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Two Period Mysteries

The last couple weeks I’ve completed two newer period mysteries and one fantasy title, all through supplied review copies.  Two of them fit together pretty well because they are both period Americana mysteries.

One is “The Good Know Nothing” by Ken Kuhlken, “A Tom Hickey Novel”  set in 1936 Los Angeles, Catalina Island, and other parts of California.  The book is absolutely steeped in Great Depression California history and characters who actually lived in that era.  The language, the settings, the music– everything about the novel feels authentic to the era.  The cover write-up says this is the last of the Tom Hickey novels.  That’s a shame as I am just getting to know this smart LAPD cop and detective.  It will be worth going back to read the earlier books in the series, but this one stands on its own very well.

Tom Hickey is trying to keep his marriage to a Big Band singer together, be a good father to his young daughter, and still be a good detective for the LAPD.  He also tries to be a good brother to his sister who is a personal assistant to evangelist, Aimee Semple McPherson.  Tom had been the responsible “parent” for his sister since their father disappeared after being accused of killing someone.  Years later, a friend of the family receives a manuscript for a book, “The Death Ship” that had been published under another person’s name, B. Traven, but the friend says their long lost father claims to have written.  The book is considered a modern classic and they attempt to woo the author back.  When someone other than their father shows up, Tom and his sister, Florence, believe their father has been killed by someone who then claimed their father’s work as their own.  The search to find out what happened to their father leads them to the likes of Harry Longabough (aka Sundance Kid), William Randolph Hurst and his mistress Marion Davies.  I was hooked almost from the first chapter on “The Good Know Nothing.”

My second mystery read was another in Reavis Z Wortham’s “A Red River Mystery,” “Dark Places.”  This novel is set in the era of flower children in 1967.  Pepper, the 14 year old grandchild of our protagonist, Constable Ned Parker from Center Springs, Texas, decides to run away with her sometime boyfriend, Cale Westlake in hopes of reaching San Francisco to start a new, carefree life.  The trials and tribulations of being on the road with very little money and no food or supplies soon brings both Cale and Pepper face to face with reality, but not before they run into trouble with some underhanded store owners, some pimps and prostitutes and a bunch of hippies, and a motorcycle gang.  Meanwhile, Ned goes after Pepper and meets up with an American Indian named Crow who has some ulterior motives for helping out.

Dark Places” is a nostalgic ride down Highway 66 from Texas to Barstow exploring some of the darker sides of the “summer of love” in 1967.  I enjoyed this book every bit as much as Worthham’s other books in this series.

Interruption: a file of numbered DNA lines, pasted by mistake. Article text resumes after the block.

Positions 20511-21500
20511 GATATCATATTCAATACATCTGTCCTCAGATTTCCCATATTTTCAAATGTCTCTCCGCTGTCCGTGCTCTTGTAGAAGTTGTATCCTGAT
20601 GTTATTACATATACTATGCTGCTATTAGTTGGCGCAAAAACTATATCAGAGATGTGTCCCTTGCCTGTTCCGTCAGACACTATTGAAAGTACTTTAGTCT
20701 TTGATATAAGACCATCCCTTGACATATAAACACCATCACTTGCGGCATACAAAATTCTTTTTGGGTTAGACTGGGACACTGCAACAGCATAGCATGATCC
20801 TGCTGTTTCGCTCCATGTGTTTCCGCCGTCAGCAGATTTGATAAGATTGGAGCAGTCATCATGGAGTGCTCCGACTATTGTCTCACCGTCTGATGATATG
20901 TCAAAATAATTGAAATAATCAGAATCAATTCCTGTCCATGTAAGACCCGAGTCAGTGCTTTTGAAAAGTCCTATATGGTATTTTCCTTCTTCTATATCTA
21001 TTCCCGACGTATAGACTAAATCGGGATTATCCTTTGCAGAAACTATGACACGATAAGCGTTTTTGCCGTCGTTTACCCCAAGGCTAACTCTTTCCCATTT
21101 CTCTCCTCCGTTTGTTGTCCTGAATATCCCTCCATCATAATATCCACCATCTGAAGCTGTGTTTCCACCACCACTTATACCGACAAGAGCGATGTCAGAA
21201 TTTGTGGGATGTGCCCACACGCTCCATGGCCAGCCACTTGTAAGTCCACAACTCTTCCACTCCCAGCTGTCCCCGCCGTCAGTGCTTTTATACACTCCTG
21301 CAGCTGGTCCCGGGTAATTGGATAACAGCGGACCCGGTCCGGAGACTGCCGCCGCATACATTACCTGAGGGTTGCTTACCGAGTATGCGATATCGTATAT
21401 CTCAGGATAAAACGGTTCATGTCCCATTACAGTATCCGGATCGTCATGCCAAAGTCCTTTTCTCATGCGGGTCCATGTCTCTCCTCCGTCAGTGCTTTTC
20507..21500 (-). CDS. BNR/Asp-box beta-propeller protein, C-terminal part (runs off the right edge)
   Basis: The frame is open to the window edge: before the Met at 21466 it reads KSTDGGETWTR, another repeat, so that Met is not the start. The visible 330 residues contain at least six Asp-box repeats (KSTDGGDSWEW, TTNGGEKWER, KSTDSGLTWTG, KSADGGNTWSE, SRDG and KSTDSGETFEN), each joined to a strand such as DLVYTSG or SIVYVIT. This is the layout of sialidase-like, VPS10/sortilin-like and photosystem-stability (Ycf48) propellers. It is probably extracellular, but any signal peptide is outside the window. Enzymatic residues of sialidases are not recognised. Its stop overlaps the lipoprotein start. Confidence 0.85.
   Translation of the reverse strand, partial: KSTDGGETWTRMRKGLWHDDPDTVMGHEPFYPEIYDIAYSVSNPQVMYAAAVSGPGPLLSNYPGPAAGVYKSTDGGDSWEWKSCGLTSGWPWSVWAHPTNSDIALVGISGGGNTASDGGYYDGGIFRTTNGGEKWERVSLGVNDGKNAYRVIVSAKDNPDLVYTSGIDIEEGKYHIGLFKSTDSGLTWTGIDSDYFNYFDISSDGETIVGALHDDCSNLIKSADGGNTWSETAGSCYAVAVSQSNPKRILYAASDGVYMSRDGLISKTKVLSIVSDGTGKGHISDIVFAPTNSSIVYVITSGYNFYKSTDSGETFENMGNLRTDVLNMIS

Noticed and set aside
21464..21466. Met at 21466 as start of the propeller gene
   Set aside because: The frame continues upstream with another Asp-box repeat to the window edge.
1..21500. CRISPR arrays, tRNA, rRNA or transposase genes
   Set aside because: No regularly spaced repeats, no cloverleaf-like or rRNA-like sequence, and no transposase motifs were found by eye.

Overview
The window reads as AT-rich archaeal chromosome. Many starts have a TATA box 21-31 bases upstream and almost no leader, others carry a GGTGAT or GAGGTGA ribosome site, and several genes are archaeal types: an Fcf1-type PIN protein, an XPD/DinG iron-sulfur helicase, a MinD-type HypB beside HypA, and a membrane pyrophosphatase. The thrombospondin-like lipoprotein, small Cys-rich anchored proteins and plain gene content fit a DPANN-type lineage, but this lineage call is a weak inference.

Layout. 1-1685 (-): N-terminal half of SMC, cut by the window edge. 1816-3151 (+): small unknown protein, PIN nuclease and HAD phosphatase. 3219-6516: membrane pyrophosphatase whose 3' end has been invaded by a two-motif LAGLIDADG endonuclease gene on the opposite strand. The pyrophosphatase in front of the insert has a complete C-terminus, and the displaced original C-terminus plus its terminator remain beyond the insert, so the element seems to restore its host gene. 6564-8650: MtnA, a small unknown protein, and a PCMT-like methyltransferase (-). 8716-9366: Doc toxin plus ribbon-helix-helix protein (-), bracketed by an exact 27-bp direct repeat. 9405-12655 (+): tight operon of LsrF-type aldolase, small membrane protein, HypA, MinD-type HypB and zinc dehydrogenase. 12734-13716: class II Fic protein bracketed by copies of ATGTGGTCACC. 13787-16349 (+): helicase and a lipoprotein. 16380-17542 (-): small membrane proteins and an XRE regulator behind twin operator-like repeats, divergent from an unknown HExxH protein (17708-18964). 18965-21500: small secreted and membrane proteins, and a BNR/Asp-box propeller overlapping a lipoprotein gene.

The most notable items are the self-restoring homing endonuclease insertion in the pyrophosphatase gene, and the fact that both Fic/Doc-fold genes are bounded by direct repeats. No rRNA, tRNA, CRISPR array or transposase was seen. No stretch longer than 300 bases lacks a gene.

Liz Nichols

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Killer Weed by Michael Castleman

Michael Castleman has written an interesting new “Ed Rosenberg Mystery” called “Killer Weed.”  It is a well-researched nod to the  “Summer of Love” of San Francisco’s Haight-Asbury District during 1967-68 and how the culture of free love, rock-and-roll and drugs have played out for the Baby Boomer generation over the years.  While the characters are fictional, for the most part, their experiences have historical roots.  The protagonist does a really good job of tracing the start of marijuana trafficking along the West coast and that information almost gets Rosenberg killed.

This is also the second book I’ve read this year where the protagonist is a newspaper journalist who has gotten canned due to the extreme bloodletting in the newspaper industry.  Ed Rosenberg has just lost his job at the “Foghorn” a San Francisco daily paper, followed shortly thereafter by the pink slip to Ed’s wife who has been a publicist for the paper.  Ed settles into the life of a freelance writer and accepts an assignment working for a billionaire who wants to detail what happened during the Summer of Love and also wants to find out about his own past as the kid of one of the flower children who was murdered during that time.  Ed discovers certain patterns in a more recent murder that point to a connection to that earlier one.  Meanwhile, Ed’s wife has gone to work for a politico who, if elected, should bring Julie, Ed’s wife, on board as his press secretary– only he is assassinated in a scene reminiscent of Harvey Milk.  Yet another murder for Ed to investigate.

Meanwhile, Ed’s daughter, Sonya, refuses to accept the school’s drug prevention information because it runs counter to what she has learned from her weed-smoking dad and her wine-drinking mom.  As punishment she must do a research project that compares and contrasts the school’s curriculum with latest medical research on the use and abuse of marijuana and the author uses this device to provide a balanced understanding of the issues about marijuana use and whether or not it is addictive and/or dangerous to use.

Killer Weed” is a blast from the past where I found myself learning new things while getting nostalgic about the 1960’s and enjoying a well-constructed murder mystery all at the same time.  Well done, Michael Castleman!

Liz Nichols

 

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